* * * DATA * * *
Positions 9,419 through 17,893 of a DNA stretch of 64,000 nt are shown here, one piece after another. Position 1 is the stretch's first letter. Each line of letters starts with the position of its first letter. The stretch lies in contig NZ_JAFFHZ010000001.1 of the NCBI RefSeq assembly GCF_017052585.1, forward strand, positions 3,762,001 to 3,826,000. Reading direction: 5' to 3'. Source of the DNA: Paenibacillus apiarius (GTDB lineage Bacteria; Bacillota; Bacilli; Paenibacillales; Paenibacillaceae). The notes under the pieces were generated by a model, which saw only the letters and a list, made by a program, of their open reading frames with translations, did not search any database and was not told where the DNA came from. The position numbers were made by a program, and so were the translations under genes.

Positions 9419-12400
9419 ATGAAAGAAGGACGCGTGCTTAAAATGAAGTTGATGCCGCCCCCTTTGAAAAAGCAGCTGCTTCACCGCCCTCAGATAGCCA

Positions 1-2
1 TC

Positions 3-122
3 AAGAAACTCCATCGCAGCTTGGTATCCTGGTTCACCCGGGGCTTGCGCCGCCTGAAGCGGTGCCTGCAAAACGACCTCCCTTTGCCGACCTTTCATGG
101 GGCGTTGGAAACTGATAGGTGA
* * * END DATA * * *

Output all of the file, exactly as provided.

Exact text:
Positions 9,419 through 17,893 of a DNA stretch of 64,000 nt are shown here, one piece after another. Position 1 is the stretch's first letter. Each line of letters starts with the position of its first letter. The stretch lies in contig NZ_JAFFHZ010000001.1 of the NCBI RefSeq assembly GCF_017052585.1, forward strand, positions 3,762,001 to 3,826,000. Reading direction: 5' to 3'. Source of the DNA: Paenibacillus apiarius (GTDB lineage Bacteria; Bacillota; Bacilli; Paenibacillales; Paenibacillaceae). The notes under the pieces were generated by a model, which saw only the letters and a list, made by a program, of their open reading frames with translations, did not search any database and was not told where the DNA came from. The position numbers were made by a program, and so were the translations under genes.

Positions 9419-12400
9419 ATGAAAGAAGGACGCGTGCTTAAAATGAAGTTGATGCCGCCCCCTTTGAAAAAGCAGCTGCTTCACCGCCCTCAGATAGCCA

Positions 1-2
1 TC

Positions 3-122
3 AAGAAACTCCATCGCAGCTTGGTATCCTGGTTCACCCGGGGCTTGCGCCGCCTGAAGCGGTGCCTGCAAAACGACCTCCCTTTGCCGACCTTTCATGG
101 GGCGTTGGAAACTGATAGGTGA